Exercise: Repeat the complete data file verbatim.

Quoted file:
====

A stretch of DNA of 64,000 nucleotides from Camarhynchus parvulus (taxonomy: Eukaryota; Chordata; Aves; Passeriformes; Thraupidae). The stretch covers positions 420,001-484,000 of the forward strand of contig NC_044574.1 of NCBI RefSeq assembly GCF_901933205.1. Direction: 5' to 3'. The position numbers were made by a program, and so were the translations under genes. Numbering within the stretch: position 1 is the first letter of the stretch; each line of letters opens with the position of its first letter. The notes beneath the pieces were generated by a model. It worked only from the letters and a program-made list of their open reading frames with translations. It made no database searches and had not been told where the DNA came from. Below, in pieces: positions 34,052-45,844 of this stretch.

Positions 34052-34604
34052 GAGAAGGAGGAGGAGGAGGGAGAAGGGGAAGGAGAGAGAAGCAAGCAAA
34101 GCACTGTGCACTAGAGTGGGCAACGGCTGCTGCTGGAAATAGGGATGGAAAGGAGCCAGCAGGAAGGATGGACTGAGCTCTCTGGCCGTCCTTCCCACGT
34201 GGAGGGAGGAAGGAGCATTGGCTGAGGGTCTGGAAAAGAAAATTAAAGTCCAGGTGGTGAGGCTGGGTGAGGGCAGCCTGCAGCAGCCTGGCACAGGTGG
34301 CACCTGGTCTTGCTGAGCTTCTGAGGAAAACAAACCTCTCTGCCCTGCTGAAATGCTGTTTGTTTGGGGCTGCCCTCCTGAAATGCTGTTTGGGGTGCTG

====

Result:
A stretch of DNA of 64,000 nucleotides from Camarhynchus parvulus (taxonomy: Eukaryota; Chordata; Aves; Passeriformes; Thraupidae). The stretch covers positions 420,001-484,000 of the forward strand of contig NC_044574.1 of NCBI RefSeq assembly GCF_901933205.1. Direction: 5' to 3'. The position numbers were made by a program, and so were the translations under genes. Numbering within the stretch: position 1 is the first letter of the stretch; each line of letters opens with the position of its first letter. The notes beneath the pieces were generated by a model. It worked only from the letters and a program-made list of their open reading frames with translations. It made no database searches and had not been told where the DNA came from. Below, in pieces: positions 34,052-45,844 of this stretch.

Positions 34052-34604
34052 GAGAAGGAGGAGGAGGAGGGAGAAGGGGAAGGAGAGAGAAGCAAGCAAA
34101 GCACTGTGCACTAGAGTGGGCAACGGCTGCTGCTGGAAATAGGGATGGAAAGGAGCCAGCAGGAAGGATGGACTGAGCTCTCTGGCCGTCCTTCCCACGT
34201 GGAGGGAGGAAGGAGCATTGGCTGAGGGTCTGGAAAAGAAAATTAAAGTCCAGGTGGTGAGGCTGGGTGAGGGCAGCCTGCAGCAGCCTGGCACAGGTGG
34301 CACCTGGTCTTGCTGAGCTTCTGAGGAAAACAAACCTCTCTGCCCTGCTGAAATGCTGTTTGTTTGGGGCTGCCCTCCTGAAATGCTGTTTGGGGTGCTG